Mark Holmes of Metal Discovery conducted an interview with guitarist Alex Skolnick of San Francisco Bay Area metallers TESTAMENT at this year’s edition of the Bloodstock Open Air festival, which was held August 9-12 at Catton Park, Derbyshire in the United Kingdom. A couple of excerpts from the chat follow below.
Metal Discovery: So “Dark Roots Of Earth” has just been released and the general consensus in the media seems to be that it’s a mix of the old with the new. Was that a conscious decision during the songwriting process to blend the older TESTAMENT sound with a more modern dynamic?
Alex: Not at all; I think you can never plan too much. You just have to let it happen and, ultimately, we have to be happy with the result. And, hopefully, if we’re happy with it, then others will be as well.
Metal Discovery: It’s made number twelve in the Billboard Top 200, I heard, in the States a couple of days ago…
Alex: That’s pretty exciting.
Metal Discovery: Yeah, and it’s sold almost double what “The Formation Of Damnation” did in its opening week. Does that surprise you seeing as record sales are supposed to be declining?
Alex: Yeah, but I figured it’s a statement. I think our fans are rallying and making a statement. It’s really good because we’re a band that’s had a lot of different chapters because we didn’t have this vision where… we didn’t know all the right moves to make. Some other bands are really good at strategizing; we’ve never been one of those bands.
Metal Discovery: So it’s even cooler that you’ve sold that many just by carrying on doing what you’re doing.
Alex: Yeah, and sure, mistakes have been made, but we’ve reached the point now where we’re really doing it for the music and for the fans. There just seems to be a feeling among a lot of the fans that what we’re doing is worthwhile and, in some ways, it’s even better than before. I think so. Personally, well, I was away from the band for about half the time, but what was I doing? I was becoming the best musician I could be and getting all this experience doing other styles of music at all levels from jazz clubs to arenas. Then, when I came back to the band, I really had a lot to offer so I’m proud that… I never want to be one of those people where… “Oh, I wish I’d seen him early; I wish I’d seen him back in the day.” No, actually, it’s much better now! I play better; the equipment is better; the sound is better. And the rest of the band sound better too.
Metal Discovery: Yeah, that’s cool. You had Andy Sneap producing the new album whereas he only mixed and mastered the last two so why did you get Andy as full-on producer this time? Did you want the Andy Sneap kind of sound?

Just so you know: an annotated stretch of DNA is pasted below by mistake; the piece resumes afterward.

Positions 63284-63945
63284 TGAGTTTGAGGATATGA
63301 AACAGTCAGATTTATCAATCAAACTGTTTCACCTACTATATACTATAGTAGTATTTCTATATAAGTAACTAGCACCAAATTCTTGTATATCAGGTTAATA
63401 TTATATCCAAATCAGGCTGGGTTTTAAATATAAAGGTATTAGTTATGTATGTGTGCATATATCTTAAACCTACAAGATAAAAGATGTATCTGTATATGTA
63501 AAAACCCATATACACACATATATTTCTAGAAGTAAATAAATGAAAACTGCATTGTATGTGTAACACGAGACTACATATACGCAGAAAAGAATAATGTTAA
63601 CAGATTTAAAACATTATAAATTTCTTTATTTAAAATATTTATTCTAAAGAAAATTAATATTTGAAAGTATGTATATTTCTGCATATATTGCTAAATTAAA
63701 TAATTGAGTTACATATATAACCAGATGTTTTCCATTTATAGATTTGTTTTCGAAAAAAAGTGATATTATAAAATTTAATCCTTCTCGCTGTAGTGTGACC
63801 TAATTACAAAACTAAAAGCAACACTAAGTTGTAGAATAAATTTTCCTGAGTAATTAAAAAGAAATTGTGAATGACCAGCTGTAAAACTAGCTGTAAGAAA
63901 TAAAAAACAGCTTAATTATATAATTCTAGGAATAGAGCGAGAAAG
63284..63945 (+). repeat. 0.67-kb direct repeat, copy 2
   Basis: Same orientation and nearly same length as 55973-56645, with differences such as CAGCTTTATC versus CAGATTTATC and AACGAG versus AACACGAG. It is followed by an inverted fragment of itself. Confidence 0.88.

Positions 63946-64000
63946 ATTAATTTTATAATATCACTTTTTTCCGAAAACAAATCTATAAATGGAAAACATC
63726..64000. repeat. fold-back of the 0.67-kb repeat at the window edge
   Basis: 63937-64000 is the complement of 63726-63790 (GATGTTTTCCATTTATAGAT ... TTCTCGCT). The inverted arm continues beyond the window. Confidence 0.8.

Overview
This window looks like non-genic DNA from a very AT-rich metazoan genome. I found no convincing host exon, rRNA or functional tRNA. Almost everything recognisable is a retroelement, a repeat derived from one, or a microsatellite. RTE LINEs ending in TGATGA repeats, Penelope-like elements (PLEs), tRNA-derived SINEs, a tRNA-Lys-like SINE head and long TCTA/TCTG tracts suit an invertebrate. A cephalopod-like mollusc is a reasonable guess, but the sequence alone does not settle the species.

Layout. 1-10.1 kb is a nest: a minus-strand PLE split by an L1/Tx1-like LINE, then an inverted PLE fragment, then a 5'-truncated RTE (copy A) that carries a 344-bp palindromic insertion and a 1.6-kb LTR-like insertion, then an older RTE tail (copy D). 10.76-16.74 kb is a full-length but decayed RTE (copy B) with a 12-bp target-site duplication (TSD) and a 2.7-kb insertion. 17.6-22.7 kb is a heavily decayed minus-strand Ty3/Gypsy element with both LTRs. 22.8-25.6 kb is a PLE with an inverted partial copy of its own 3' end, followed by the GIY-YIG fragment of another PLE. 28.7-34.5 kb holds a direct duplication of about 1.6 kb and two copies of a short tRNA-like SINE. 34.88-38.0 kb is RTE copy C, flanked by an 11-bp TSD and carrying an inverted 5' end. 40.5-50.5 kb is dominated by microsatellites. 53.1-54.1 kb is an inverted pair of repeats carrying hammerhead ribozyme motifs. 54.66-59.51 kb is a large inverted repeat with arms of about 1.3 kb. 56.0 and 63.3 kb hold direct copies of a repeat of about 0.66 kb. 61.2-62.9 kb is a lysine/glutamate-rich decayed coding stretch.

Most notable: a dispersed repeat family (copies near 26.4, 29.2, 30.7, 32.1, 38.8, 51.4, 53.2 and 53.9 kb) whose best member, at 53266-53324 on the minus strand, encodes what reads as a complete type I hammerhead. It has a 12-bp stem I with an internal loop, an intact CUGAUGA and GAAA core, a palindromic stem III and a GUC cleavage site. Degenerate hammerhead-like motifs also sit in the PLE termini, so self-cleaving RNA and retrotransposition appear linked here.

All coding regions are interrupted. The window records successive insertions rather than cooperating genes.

Alex: We talked to a couple of different guys, including Andy. Andy was the first but we wanted to see what everybody else had to offer. He just seemed really on board with what we were going for. We thought we’d give it a try and it just flowed. And for mixing, we had a couple of other people try mixing songs just to hear some alternate mixes, but Andy‘s just sounded the best.
Metal Discovery: Because “Formation” was billed in the press as a “comeback” record and it was so successful as well, did that add any pressure in getting it right with this one or was the pressure off because you’d already proved yourselves with a “comeback” album?
Alex: I think we proved that we’re able to do a good album. Also, we had a lot of live experience. We had much more live experience behind us immediately before this album than the previous one. And I think when people say it’s a mix of the old and the new, we came up with a lot of this stuff while touring and shortly after coming off of the tour so this feeling of performing the old stuff was there and, no doubt, that affected the music. But, I think, that is the difference from the last album — there was just a lot more touring. When we did the last album we were mostly doing a show here and there; a week here, a weekend there. Then we started doing more of longer tours. This one we’re coming off of was a long tour with ANTHRAX; we’ve had this tour with SLAYER and MEGADETH at the end of 2010. All of that, I guess, I think, has to affect the album.
Read the entire interview from Metal Discovery.